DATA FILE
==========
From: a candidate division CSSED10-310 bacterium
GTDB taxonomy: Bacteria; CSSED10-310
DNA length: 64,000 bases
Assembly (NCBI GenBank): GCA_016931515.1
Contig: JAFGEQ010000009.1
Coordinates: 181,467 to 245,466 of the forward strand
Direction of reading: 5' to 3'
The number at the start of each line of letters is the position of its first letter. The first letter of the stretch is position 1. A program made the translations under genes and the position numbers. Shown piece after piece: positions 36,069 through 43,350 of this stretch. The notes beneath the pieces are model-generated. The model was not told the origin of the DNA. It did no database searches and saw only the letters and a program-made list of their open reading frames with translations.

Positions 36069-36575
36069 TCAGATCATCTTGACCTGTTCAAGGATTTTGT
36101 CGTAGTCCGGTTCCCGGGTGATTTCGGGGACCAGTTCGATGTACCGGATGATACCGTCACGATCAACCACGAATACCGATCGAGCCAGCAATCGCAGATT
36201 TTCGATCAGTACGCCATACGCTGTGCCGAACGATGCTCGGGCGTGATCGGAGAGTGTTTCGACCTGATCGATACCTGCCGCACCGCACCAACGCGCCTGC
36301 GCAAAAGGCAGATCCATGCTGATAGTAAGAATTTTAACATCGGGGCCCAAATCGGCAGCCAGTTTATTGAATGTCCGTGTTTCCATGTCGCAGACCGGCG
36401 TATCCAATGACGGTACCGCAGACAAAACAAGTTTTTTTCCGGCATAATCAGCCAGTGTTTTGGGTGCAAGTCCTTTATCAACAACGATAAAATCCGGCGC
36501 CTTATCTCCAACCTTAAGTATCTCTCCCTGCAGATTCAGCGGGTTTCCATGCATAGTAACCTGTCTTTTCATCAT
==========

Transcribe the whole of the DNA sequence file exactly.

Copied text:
From: a candidate division CSSED10-310 bacterium
GTDB taxonomy: Bacteria; CSSED10-310
DNA length: 64,000 bases
Assembly (NCBI GenBank): GCA_016931515.1
Contig: JAFGEQ010000009.1
Coordinates: 181,467 to 245,466 of the forward strand
Direction of reading: 5' to 3'
The number at the start of each line of letters is the position of its first letter. The first letter of the stretch is position 1. A program made the translations under genes and the position numbers. Shown piece after piece: positions 36,069 through 43,350 of this stretch. The notes beneath the pieces are model-generated. The model was not told the origin of the DNA. It did no database searches and saw only the letters and a program-made list of their open reading frames with translations.

Positions 36069-36575
36069 TCAGATCATCTTGACCTGTTCAAGGATTTTGT
36101 CGTAGTCCGGTTCCCGGGTGATTTCGGGGACCAGTTCGATGTACCGGATGATACCGTCACGATCAACCACGAATACCGATCGAGCCAGCAATCGCAGATT
36201 TTCGATCAGTACGCCATACGCTGTGCCGAACGATGCTCGGGCGTGATCGGAGAGTGTTTCGACCTGATCGATACCTGCCGCACCGCACCAACGCGCCTGC
36301 GCAAAAGGCAGATCCATGCTGATAGTAAGAATTTTAACATCGGGGCCCAAATCGGCAGCCAGTTTATTGAATGTCCGTGTTTCCATGTCGCAGACCGGCG
36401 TATCCAATGACGGTACCGCAGACAAAACAAGTTTTTTTCCGGCATAATCAGCCAGTGTTTTGGGTGCAAGTCCTTTATCAACAACGATAAAATCCGGCGC
36501 CTTATCTCCAACCTTAAGTATCTCTCCCTGCAGATTCAGCGGGTTTCCATGCATAGTAACCTGTCTTTTCATCAT